Functional Neurological Disorders

Dominique Parain MD PhD
 

Generalities

Patients with functional neurological disorders present multiple symptoms that can be isolated or associated: Paralysis phenomena; sensitivity disorders of one or more limbs; abnormal movements of the type tremor, dystonia, or dyskinesia; dissociative seizures such as non-epileptic; certain primary neuropathic pains, focal or diffused, such as fibromyalgia and, almost constantly, fatigue. We can find a thorough description concerning all these symptoms on the website "neurosymptoms.org" which is in several languages.

These disorders represent a major neurological problem as they are the second reason for out-patient consultations, not to mention the many patients who have functional neuropathic pain, of cerebral origin, who are essentially taken care of by rheumatologists or pain centers. Disability can be major, as important as in multiple sclerosis, epilepsy or neuro-degenerative diseases. The cost of healthcare is very important because of an incessant demand for consultation, further examinations and the treatment of the handicap itself. Moreoften, these patients are not recognized as real neurological patients but are rather considered to have a psychiatric problem, which results in aggravating the distress of these patients. To characterize these patients, the terms hysteria, conversion, somatomorphes or psychosomatic disorders have been or are still wrongly used.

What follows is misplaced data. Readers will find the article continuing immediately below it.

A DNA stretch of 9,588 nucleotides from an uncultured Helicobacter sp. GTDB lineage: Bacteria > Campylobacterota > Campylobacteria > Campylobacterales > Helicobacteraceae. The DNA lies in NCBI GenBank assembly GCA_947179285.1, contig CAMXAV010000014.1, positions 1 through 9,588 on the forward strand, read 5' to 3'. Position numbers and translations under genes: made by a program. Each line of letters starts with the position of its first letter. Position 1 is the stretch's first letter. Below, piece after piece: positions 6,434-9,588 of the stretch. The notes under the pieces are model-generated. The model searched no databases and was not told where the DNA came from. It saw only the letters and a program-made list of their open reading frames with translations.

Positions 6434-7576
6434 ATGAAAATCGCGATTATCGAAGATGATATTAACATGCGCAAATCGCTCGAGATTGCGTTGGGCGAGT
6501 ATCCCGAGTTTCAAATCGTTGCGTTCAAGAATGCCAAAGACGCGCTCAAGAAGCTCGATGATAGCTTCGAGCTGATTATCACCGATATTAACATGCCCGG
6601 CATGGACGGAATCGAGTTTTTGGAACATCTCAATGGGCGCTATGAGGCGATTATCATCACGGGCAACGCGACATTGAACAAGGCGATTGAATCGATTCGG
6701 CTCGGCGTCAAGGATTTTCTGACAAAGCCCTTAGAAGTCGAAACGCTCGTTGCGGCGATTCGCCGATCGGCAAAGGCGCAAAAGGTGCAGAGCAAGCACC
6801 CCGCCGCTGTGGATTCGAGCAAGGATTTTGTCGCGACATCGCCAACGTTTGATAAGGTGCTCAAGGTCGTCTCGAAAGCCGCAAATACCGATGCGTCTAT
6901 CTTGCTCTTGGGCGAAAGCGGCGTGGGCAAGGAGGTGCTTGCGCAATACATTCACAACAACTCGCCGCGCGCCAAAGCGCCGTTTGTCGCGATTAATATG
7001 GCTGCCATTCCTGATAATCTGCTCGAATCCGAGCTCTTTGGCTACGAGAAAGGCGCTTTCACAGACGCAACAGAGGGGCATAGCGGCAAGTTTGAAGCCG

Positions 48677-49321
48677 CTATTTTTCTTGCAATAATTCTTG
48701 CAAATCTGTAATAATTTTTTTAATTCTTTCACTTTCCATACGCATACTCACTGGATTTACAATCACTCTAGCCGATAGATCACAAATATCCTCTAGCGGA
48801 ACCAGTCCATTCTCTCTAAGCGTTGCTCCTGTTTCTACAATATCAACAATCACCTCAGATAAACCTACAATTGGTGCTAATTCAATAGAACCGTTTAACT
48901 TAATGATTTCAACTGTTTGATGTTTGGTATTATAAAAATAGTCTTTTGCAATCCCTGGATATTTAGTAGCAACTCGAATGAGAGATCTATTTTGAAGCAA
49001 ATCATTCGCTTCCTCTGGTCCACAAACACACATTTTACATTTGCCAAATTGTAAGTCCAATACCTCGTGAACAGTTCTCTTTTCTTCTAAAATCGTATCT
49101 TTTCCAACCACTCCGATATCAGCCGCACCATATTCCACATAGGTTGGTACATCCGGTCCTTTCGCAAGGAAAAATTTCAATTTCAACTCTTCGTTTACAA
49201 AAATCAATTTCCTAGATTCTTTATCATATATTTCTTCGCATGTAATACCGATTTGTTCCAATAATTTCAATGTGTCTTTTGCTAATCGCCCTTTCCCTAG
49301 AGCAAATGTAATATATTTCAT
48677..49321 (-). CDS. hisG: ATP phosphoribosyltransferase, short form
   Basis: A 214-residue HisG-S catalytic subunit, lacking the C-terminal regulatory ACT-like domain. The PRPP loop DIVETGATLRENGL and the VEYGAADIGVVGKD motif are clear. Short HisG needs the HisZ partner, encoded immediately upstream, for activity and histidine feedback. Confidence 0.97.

For the efficient management of each patient, it is necessary to consider three types of factors :

1 The predisposing factors. These can fall into genetic factors (clearly, there exists a genetic predisposition concerning these manifestations) but also from a past psychopathology, often created by a previous traumatic psychological event. It is known that, in patients with non-epileptic seizures, childhood sexual abuse is found at a higher frequency than in the general population.

2 Triggering factors at the moment of the onset of symptoms. It can be either due to a psychological stress, a physical trauma, or some other organic affection. Sometimes, we are not able to identify any triggering factor (1/3 of patients) (See table below).



3 The perpetuating factors must be analysed, whether or not of psychological origin, which will maintain symptoms, or even worsen them. Perpetual factors, frequently encountered are depression, anxiety and emotional control. Specific management / support is therefore essential.